Pollution level in North India lowest in 20 years due to lockdown: NASA
In the aftermath of nationwide lockdown in the country, air pollution over Northern India has reduced to a 20-year-low at this time of the year, as per the National Aeronautics and Space Administration (NASA).
According to a report published by the US space agency, its satellite sensors observed aerosol levels at a 20-year-low after just a week of reduced human activities in Northern India. The data shows aerosol optical depth (AOD) from January 1 to April 5, 2020, as compared to the 2016-2019 average, which retrieved by the Moderate Resolution Imaging Spectroradiometer (MODIS) on NASA’s Terra satellite.
Notably, aerosols from human activities contribute to unhealthy levels of air pollution around many cities in the country, majoritarily in the Ganges Valley of northern India during the early spring season. They are tiny solid and liquid particles present in the air that reduce visibility and can pose danger to the human heart and lungs.
In urban areas, coal-fired power plants, movement of transports, factories, and other industrial operations produce nitrates and sulphates, whereas in rural areas, organic carbon from cooking, heating stoves and crop burning, and smoke rich in black carbon – all together contributed to severe air pollution. With the imposition of lockdown to stem the transmission of Coronavirus, human-made emissions have reduced significantly making the air cleaner and fresher to breathe.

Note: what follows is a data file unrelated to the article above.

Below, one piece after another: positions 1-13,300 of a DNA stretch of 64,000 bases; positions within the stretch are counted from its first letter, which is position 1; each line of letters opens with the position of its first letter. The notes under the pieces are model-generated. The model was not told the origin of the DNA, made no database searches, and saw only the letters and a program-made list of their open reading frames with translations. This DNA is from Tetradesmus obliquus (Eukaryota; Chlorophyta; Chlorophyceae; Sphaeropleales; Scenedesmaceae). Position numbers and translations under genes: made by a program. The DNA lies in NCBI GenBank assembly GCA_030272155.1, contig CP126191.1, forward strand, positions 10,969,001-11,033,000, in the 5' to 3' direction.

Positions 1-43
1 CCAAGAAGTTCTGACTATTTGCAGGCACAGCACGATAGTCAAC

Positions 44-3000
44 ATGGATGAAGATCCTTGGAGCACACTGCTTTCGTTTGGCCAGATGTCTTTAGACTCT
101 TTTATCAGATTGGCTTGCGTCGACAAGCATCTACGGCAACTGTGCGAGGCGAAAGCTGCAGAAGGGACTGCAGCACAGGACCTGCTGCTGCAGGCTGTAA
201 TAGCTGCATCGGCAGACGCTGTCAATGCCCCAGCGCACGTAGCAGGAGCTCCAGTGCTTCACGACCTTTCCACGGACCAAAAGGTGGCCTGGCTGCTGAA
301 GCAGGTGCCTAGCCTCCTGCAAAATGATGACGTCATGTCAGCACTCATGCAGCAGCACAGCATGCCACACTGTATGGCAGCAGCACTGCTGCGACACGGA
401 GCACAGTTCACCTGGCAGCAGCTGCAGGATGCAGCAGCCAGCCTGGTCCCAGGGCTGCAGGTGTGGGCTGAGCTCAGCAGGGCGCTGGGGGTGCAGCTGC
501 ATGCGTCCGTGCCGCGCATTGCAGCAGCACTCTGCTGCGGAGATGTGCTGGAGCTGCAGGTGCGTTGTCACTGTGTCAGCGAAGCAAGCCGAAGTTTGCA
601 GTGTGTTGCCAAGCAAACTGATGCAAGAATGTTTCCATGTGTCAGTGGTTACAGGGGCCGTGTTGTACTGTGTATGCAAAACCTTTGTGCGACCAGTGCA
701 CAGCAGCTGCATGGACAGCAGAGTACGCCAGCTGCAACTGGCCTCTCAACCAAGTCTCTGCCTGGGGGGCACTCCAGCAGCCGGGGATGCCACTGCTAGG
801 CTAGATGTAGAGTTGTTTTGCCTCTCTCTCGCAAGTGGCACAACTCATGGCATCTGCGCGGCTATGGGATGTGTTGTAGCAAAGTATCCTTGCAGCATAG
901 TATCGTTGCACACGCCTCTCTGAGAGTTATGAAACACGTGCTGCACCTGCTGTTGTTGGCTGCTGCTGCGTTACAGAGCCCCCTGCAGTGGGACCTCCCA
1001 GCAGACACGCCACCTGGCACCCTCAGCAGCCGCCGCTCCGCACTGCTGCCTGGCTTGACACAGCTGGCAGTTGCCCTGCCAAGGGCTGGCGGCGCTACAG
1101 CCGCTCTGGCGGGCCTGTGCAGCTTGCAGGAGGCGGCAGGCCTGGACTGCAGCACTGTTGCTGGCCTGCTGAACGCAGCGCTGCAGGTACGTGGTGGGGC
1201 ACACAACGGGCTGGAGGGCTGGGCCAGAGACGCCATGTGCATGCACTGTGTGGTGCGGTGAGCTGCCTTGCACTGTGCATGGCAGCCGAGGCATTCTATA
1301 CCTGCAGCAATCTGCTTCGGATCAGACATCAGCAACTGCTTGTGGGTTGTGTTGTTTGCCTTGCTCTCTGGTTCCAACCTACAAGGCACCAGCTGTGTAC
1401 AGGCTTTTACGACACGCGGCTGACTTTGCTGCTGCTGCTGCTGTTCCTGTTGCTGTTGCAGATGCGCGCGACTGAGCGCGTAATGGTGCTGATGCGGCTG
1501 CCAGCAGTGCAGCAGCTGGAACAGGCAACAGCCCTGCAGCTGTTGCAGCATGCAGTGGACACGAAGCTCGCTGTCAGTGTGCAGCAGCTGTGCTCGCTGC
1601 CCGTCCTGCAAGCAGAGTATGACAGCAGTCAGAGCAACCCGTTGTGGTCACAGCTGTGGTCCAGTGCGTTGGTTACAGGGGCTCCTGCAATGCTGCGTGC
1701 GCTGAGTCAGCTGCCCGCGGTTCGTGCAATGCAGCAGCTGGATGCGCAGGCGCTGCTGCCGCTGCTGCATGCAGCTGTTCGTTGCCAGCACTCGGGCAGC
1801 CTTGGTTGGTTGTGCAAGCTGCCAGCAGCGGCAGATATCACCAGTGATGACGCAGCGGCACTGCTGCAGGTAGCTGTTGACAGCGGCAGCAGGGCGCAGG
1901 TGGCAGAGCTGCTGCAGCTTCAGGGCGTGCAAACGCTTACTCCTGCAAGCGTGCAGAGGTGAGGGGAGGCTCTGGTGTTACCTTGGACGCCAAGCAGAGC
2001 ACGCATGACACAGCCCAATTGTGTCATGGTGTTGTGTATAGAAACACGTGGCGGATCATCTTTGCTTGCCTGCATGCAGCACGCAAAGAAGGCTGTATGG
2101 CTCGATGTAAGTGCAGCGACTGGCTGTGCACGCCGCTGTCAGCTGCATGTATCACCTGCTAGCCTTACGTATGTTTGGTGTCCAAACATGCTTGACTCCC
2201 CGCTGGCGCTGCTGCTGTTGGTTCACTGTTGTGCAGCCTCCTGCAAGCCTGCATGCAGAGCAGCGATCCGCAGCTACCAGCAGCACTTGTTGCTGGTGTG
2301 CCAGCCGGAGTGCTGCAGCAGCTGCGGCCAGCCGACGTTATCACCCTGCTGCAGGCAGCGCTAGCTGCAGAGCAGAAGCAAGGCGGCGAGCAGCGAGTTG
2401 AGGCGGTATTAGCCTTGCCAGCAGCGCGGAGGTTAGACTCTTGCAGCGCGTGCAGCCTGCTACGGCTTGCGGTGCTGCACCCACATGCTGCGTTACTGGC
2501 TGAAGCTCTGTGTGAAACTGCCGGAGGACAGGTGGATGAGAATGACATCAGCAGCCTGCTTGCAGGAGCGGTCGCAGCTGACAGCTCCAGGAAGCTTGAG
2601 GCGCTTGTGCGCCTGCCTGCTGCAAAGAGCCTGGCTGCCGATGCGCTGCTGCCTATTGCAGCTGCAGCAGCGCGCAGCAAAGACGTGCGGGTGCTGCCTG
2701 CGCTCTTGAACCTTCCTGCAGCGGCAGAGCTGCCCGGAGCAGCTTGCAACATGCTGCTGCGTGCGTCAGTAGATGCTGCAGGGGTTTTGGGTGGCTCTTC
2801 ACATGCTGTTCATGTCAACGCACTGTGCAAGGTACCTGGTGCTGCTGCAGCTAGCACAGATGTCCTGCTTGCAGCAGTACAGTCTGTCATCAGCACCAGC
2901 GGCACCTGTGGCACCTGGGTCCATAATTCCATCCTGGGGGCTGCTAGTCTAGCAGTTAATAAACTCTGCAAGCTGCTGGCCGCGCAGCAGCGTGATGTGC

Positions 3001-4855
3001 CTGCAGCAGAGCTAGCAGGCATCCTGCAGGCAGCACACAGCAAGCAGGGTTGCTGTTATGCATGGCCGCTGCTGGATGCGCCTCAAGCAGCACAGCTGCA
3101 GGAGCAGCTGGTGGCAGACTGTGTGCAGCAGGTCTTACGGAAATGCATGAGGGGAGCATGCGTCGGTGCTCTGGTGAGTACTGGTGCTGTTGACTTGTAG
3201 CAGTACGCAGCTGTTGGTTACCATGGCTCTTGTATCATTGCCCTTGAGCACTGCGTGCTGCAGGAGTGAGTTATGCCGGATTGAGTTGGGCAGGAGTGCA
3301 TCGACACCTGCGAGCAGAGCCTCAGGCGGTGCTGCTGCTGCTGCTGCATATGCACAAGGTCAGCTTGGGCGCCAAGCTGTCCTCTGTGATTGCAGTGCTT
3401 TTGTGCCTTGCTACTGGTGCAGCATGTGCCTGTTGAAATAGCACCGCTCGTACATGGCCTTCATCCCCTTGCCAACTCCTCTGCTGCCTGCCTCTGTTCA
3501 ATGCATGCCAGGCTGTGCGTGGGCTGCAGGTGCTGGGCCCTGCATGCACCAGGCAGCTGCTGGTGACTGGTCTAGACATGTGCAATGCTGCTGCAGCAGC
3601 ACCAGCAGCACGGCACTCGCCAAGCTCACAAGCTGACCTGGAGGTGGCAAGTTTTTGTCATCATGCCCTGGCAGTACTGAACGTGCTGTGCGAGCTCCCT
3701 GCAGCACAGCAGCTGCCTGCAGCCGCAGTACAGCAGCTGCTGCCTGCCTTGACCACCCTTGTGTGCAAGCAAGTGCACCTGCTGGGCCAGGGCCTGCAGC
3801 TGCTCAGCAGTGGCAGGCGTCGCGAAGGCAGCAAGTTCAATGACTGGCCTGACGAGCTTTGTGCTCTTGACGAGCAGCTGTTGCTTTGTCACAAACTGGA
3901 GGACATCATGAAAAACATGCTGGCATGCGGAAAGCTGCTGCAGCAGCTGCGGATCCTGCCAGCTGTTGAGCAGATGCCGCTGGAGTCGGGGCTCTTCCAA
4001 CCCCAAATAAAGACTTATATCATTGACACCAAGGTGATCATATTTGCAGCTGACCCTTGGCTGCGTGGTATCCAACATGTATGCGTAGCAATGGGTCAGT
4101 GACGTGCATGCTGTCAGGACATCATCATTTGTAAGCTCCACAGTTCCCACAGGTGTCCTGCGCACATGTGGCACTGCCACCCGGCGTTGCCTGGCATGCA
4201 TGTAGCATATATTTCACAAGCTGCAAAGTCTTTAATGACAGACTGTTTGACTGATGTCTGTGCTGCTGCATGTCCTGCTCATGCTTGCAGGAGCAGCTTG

Talking about the development, Pawan Gupta, a USRA scientist at NASA, said that he has never seen aerosol values low in the Indo-Gangetic Plains at this time of the year. According to the scientist, it was initially difficult to observe a significant change in the pollution level. However, after heavy rainfall around March 27, the aerosols concentration cleared over the skies of northern India. In the report, NASA’s Pawan Gupta added that aerosol levels did not go up even after the rain (which usually rises after heavy precipitation). Also, there was a gradual decrease in the aerosol level and it has remained subtle since the findings.
“This a model scientific experiment,” said Robert Levy, program leader for NASA’s MODIS aerosol products talking about the lockdown and its impact on the pollution level. However, the scientists are expecting the aerosol levels to increase moderately in parts of the country as the dust storms begin in the upcoming weeks.
In Southern India on the other hand, the satellite data show that aerosol levels have not decreased to the same extent. Interestingly, the levels appear to be slightly higher than in the last four years. While the reasons are still unclear to the scientists, they believe it could be due to varied reasons including changing weather patterns, winds, or other factors.
Earlier in April, residents of Punjab’s Jalandhar city were able to see the snow-covered mountains of the Himalaya’s Dhauladhar range, which is approximately 200 km away from the state – all thanks to the decrease in air pollution to the COVID-19 lockdown. They shared visuals of the mountain ranges from their houses which went viral on social media.
India’s 1.3 billion population has been under a strict lockdown since March 25 in a bid to curb the spread of COVID-19 pandemic. The lockdown was extended by the Modi government for 19 days till May 3 after the completion of its 21-day first phase on April 14. Due to the lockdown, movement of citizens and vehicles has been blocked, factories and industries are shut albeit few exceptions. On April 23, India’s Coronavirus positive cases crossed 21,000 and more than 680 people have died from the disease.